Art and science
The art and science of biosphere stewardship
New publication summarizes experiences from a unique art-science collaboration and explores the many ways that artists and scientists interact with the natural world
- New publication summarizes experiences collected during a workshop in the Chilean Andes with a group of sculptors, painters, mathematicians, and ecologists
- It includes text and photography from the Andes, the Tierra del Fuego archipelago, and the island Stora Karlsö in the Baltic Sea.
- The complementary ways that artists and scientists relate to nature are explored, and how this can stimulate new ways to reconnect with the biosphere
Artists and scientists relate to nature in complementary ways. Perhaps a combination of these ways can support reflection on the relationships between humans and other species and stimulate new ways to reconnect with the biosphere? This is the central question of a new catalogue “Art + Science Chile 2023,” which is the product of collaborations between scientists, between artists, and between artists and scientists.
Centre researcher Henrik Österblom has been deeply involved in the collaborations and also part of the editing committee behind the new publication.
“The ambition of this collaborative work is to inspire artists, scientists, their institutions, and funders, to explore the spaces between science and art,” Österblom explains.
Exploring ways to interact with the world
The catalogue summarizes experiences collected during a workshop in the Chilean Andes, where a group of sculptors, painters, mathematicians, and ecologists met to explore the many ways that artists and scientists interact with the natural world.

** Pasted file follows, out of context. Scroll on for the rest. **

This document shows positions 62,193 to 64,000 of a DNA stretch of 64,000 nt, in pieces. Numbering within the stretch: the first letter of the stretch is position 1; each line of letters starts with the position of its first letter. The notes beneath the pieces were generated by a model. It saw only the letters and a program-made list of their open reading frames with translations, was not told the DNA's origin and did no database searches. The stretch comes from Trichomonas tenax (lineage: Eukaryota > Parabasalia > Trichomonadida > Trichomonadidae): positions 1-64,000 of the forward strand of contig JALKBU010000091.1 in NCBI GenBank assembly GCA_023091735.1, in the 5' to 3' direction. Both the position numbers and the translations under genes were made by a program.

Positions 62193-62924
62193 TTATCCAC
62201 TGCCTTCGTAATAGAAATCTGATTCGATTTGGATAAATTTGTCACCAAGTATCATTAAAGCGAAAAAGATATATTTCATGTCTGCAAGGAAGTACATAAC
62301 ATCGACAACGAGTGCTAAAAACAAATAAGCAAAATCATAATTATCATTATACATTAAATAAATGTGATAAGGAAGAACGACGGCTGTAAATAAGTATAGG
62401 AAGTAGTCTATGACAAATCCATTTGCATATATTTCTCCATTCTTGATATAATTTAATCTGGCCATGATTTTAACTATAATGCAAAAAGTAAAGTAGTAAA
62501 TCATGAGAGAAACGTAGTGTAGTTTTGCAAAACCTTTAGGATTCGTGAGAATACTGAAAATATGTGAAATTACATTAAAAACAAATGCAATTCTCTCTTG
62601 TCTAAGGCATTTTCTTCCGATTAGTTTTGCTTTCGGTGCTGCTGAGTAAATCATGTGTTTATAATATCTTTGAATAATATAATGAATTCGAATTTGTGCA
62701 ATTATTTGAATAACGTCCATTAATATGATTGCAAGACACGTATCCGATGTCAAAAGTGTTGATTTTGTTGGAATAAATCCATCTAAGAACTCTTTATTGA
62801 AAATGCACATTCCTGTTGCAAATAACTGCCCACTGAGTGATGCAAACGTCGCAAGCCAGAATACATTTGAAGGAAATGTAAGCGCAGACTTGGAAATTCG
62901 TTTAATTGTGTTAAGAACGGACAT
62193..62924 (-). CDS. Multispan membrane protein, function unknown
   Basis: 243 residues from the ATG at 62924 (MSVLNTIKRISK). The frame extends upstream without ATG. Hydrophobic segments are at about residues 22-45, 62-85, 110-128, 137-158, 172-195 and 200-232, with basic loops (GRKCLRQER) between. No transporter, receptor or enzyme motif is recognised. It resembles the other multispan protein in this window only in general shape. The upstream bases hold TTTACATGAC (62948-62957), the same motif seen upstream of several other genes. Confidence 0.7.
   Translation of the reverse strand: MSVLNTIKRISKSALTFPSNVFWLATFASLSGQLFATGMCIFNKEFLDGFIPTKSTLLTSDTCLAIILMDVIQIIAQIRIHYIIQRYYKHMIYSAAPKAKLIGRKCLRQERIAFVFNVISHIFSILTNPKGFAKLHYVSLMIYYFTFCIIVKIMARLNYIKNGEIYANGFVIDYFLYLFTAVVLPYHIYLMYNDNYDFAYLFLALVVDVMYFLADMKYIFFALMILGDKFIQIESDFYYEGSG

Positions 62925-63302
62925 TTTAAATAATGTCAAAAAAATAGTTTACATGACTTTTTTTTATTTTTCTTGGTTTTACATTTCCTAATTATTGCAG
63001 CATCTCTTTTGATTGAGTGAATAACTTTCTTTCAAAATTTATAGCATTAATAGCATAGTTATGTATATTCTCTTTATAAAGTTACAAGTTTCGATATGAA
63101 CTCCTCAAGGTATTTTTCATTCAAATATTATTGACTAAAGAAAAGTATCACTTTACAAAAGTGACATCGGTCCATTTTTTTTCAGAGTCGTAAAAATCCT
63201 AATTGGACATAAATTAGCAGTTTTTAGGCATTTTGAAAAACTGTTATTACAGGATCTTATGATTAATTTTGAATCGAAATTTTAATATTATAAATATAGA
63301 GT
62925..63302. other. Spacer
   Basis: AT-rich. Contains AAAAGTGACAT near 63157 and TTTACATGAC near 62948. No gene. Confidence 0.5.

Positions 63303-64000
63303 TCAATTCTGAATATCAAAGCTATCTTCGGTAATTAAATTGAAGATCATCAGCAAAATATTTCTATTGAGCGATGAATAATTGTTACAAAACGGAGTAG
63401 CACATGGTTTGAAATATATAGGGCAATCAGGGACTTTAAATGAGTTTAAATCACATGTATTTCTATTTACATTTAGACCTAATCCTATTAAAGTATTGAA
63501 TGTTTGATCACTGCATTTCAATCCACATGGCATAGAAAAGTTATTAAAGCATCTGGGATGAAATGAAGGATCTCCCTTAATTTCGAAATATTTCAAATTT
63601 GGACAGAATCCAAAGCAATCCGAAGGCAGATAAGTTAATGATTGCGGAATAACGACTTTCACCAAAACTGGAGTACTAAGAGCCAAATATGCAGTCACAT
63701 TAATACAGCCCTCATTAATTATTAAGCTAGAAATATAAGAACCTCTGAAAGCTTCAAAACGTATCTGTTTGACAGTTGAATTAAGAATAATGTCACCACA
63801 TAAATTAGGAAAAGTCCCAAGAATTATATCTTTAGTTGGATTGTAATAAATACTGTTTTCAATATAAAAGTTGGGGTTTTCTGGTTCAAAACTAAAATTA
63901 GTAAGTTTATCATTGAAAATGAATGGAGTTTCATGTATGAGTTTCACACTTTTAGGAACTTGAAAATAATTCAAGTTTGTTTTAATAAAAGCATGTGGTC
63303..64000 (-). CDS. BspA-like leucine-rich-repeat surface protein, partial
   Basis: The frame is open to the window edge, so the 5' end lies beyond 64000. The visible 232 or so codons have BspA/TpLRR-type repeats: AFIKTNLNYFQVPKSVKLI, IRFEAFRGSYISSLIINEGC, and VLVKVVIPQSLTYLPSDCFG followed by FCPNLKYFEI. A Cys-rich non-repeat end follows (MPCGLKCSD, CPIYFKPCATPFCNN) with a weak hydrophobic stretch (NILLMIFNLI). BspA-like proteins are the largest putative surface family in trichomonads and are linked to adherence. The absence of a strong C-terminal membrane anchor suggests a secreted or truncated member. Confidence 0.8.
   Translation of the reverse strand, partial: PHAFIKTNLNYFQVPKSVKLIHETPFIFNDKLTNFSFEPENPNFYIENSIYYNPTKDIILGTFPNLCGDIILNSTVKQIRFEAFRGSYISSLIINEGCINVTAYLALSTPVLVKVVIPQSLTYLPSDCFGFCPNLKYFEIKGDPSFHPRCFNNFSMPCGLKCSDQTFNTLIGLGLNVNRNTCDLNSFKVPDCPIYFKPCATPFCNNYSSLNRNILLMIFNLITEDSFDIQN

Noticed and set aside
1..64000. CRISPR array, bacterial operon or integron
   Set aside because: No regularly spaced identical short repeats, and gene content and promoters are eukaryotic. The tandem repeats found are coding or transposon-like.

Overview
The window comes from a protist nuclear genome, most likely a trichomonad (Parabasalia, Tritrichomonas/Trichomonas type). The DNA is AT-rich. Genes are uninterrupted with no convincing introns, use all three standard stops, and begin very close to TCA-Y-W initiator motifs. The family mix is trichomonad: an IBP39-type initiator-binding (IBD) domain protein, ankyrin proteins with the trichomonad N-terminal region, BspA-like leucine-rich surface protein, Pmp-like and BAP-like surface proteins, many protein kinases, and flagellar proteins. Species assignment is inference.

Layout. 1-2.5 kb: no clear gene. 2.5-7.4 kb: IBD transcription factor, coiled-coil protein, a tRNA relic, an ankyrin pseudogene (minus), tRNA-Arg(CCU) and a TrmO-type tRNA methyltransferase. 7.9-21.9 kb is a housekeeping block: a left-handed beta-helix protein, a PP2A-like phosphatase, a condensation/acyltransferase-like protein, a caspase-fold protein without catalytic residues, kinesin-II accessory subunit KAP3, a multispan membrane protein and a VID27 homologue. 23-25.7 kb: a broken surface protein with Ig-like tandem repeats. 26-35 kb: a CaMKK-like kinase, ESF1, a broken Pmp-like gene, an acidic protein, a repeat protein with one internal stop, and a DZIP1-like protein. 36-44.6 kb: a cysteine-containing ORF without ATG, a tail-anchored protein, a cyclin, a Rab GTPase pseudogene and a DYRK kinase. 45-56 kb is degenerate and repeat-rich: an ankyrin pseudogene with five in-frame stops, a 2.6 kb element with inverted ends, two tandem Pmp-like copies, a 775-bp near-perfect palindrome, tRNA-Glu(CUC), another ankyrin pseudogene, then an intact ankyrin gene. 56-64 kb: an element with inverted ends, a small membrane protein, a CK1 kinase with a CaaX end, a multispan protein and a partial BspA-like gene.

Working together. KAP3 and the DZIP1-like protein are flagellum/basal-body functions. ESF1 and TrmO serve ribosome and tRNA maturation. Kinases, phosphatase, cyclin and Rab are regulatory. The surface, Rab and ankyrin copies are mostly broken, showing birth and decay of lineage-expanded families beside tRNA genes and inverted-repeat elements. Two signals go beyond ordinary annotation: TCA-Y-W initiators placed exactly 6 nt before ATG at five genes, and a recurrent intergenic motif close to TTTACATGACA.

The ambition of this collaborative work is to inspire artists, scientists, their institutions, and funders, to explore the spaces between science and art.
Centre researcher Henrik Österblom
As such, “Art + Science Chile 2023” attempts to both explore the intersection between art and science, and summarize their common and differing experiences of wind, water, mountains, and the beauty of nature. The catalogue includes text and photography from the Chilean Andes, the Tierra del Fuego archipelago at the southernmost tip of South America, and the Swedish island Stora Karlsö in the Baltic Sea. It demonstrates what can happen when artists and scientists combine their skills for individual and collaborative reflections, and when they develop art from such shared experiences. The resulting sketches, poetry, and sculptures are featured in the catalogue and paint new pictures of the complex intertwined systems of humans and nature that we are all part of.
'Try not to think too much'
“We [scientists] understand small parts of the world increasingly well, but have lost track of the whole. How can we capture the essence of complex systems if it isn’t through art,” writes the Dutch ecologist Marten Scheffer in the catalogue.
The workshop in the Andes was organized by the artist couple Angela Leible and Francisco Gazitua, and designed to search for novelty, and to interact without a set agenda.
Henrik Österblom describes the experience as different but truly invigorating: “There were no specific problems to address and we were not looking for solutions. When arriving to Chile, the instructions were: ‘Try not to think too much. In fact, don’t think at all’,” he says.
The art-science collaboration took off at the South American Institute for Resilience and Sustainability Studies (SARAS) in Uruguay, where several of the participants met for the first time in 2013. The catalogue was produced in partnership with Hampstead School of Art in London and by the editing committee, which apart from Österblom also included Francisco Gazitua (sculptor), Angela Leible (painter), and Isabel H Langtry (sculptor and Principal at the Hamstead School of Art).
The collaboration between scientists and artists has also resulted in a research article published in the journal Ecology & Society. You can read "To split a stone" here »
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